Don’t be pushed or bullied into doing anything that you don’t want to do – which includes formula top ups, timed feeding schedules, medications, early weaning, etc etc. Read up on your subject, keep the evidence to hand, and don’t be pushed around.

If your baby has tongue tie and you want it released, there’s a good chance you will have to push for it, so stand your ground here too. Get a referral as soon as you can. Matter tongue tie release babies have to relearn how to latch and feed. Time is of the essence and sadly referrals on the NHS take time, sometimes a long time as there are relatively few practitioners who release tongue ties despite it being a very simple procedure.

4: If you can, go private

Not everyone can do this, but going private can be a huge advantage in terms of getting tongue the dealt with quickly. We got an appointment the day after diagnosis!

The cost seems to be around £250. Call your local private hospital (eg Spire) and ask who performs tongue tie release or frenulectomy.

If you can, and if your or your partner’s work offer it, get your baby added to your private healthcare cover as soon as possible after baby is born. Many policies won’t cover pre-existing conditions so waiting until there’s a problem could be too late. Our BUPA policy covered our appointments and meant we didn’t have to wait.

Accidental Eco Mum

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It’s official, I’ve become one of those mums.

Yup, I’m a card carrying member of the breastfeeding, cloth bumming, baby wearing brigade. And I’ll probably end up doing some form of baby led weaning too, just to complete the picture. An eco mum, you could say.

Except I’ve got a confession. It’s got very little to do with being eco friendly. In fact, I’m doing it all out of pure laziness, with a bit of vanity thrown in.

Let me explain:

Breastfeeding – C seems to have a cows milk protein intolerance, which rules out standard cows milk based formula. I’m not entirely surprised as I struggle with dairy too (it gives me migraines and headaches). I could get a special formula on prescription, but that would involve firstly the faff of going back and forwards to the docs to get it, not to mention the faff of washing, sterilising and making up bottles constantly. And apparently it stinks anyway. I’m grateful that I can breastfeed (not all can), so for me breastfeeding just seems easier overall. Even if I can’t have cake.

Verdict: lazy.

Cloth bumming – the one household chore I hate more than anything is taking the bins out. I’d much rather load and unload the washing machine every other day than trudge out with a heavy bag full of pooey nappies. And the cloth nappies these days are seriously cute – I’ve already got tons of girls clothes left over from G so don’t have much excuse to go cute shopping otherwise.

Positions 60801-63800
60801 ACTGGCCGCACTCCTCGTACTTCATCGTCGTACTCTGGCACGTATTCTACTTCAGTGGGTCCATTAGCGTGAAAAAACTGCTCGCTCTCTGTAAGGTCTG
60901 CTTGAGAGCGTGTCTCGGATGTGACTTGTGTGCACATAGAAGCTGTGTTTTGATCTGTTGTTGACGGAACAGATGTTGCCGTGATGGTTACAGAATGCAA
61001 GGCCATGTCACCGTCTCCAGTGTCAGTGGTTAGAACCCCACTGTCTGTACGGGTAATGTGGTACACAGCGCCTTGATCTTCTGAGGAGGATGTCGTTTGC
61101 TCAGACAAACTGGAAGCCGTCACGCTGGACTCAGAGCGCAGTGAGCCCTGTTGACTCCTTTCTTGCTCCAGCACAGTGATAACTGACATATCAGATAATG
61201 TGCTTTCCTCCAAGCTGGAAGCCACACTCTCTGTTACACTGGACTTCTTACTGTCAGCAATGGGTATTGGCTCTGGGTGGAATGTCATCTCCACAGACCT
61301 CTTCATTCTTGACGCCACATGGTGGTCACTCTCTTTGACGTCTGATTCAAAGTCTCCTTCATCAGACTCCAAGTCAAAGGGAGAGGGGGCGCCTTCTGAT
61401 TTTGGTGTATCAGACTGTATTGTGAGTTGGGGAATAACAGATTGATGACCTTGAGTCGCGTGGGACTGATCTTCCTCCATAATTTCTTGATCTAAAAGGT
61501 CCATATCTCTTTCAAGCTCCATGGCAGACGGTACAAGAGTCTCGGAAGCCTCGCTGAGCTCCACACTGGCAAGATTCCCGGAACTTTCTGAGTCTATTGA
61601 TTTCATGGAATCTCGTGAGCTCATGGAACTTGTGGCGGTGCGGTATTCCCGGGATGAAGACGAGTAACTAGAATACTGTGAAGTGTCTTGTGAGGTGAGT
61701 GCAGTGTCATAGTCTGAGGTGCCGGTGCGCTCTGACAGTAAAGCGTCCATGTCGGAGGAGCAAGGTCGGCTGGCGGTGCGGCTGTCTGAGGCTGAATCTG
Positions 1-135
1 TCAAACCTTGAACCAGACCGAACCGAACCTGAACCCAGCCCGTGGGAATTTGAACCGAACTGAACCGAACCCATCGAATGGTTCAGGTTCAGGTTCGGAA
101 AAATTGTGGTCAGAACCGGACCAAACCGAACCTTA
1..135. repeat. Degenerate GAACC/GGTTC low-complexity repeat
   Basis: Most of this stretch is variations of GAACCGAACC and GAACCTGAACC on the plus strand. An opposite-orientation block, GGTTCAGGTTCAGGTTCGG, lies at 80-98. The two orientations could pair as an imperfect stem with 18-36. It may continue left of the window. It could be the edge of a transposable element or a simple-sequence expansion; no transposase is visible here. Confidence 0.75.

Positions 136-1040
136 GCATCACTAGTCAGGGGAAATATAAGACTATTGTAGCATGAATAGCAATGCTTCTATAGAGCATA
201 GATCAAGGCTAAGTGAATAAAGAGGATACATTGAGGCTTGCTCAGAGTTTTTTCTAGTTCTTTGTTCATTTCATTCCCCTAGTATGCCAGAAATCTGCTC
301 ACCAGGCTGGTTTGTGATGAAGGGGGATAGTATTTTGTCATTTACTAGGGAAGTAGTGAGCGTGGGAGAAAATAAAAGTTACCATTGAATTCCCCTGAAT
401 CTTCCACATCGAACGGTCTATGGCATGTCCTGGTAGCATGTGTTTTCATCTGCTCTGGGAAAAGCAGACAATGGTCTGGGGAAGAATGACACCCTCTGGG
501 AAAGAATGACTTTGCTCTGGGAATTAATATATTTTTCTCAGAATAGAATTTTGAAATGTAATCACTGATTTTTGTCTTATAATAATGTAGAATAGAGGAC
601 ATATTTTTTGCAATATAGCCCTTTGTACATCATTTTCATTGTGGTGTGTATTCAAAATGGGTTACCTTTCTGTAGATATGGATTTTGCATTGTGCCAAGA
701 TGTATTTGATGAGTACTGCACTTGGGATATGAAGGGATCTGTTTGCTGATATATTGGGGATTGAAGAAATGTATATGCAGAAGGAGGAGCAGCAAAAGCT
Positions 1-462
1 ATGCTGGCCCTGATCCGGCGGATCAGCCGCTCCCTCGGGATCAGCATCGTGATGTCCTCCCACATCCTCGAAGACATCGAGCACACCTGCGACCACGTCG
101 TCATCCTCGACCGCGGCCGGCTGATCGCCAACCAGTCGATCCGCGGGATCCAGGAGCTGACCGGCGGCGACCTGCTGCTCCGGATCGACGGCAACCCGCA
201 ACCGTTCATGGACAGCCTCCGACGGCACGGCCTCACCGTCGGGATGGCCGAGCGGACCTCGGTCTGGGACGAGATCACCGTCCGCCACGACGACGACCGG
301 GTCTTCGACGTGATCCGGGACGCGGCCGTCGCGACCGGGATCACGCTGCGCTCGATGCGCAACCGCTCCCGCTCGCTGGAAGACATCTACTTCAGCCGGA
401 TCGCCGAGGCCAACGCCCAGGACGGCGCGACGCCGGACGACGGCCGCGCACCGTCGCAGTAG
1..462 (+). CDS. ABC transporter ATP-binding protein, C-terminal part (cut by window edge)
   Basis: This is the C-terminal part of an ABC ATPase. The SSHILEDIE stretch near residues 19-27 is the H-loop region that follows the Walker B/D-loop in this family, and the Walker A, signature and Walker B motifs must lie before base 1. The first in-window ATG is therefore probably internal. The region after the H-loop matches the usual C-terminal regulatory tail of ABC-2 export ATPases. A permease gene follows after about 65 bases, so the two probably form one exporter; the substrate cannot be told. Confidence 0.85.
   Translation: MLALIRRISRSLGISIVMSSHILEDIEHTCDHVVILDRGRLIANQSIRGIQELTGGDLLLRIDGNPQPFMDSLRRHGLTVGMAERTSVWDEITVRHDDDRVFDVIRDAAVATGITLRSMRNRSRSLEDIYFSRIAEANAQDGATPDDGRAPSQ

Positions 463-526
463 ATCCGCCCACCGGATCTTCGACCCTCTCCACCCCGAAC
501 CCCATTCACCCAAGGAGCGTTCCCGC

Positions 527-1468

Verdict: lazy and vain.

Baby wearing – G pretty much refused to get in her buggy after she was about 18 months, preferring to be carried or to walk. This was fine for Daddy, who was plenty strong enough to carry her about, not so much for me. I tried all sorts of gadgets to help carry her (the Hippychick Hip Seat was the winner, but I did look blimming stupid wearing what looked like a fully loaded bumbag when she decided to walk instead of being carried). I can see how much easier life would have been with a proper, ergonomic buckle carrier or a woven wrap, so I’ve already got both on loan from a local sling library to try out. And C falls asleep in them pretty much instantly too, which saves the hours of trying to get her to take a nap, particularly when I’ve got G pestering me to play. Oh, and have you seen all the pretty patterns they come in?? It’s like clothes shopping for me without the stress of having to buy two sizes bigger than my pre-pregnancy clothes, and without the guilt because after all, it’s for baby isn’t it…

Verdict: lazy and vain.

Baby led weaning – we’re not there yet and won’t be for another few months. But seriously, cooking, blending and feeding all those purees? Who’s got time for that? And I tasted some of those baby food jars when G was weaning – yuck! Nope, C can have (broadly) what we’re having 90% of the time and leave it at that.

Verdict: lazy.

They might not be the reason that the books give for doing all of these things, and it might only be me that sees it this way, but it’s what works for me.

And surely that’s the only thing any parent should be striving to do – bring up their children in a way that suits their personalities, lifestyle, morals and so on?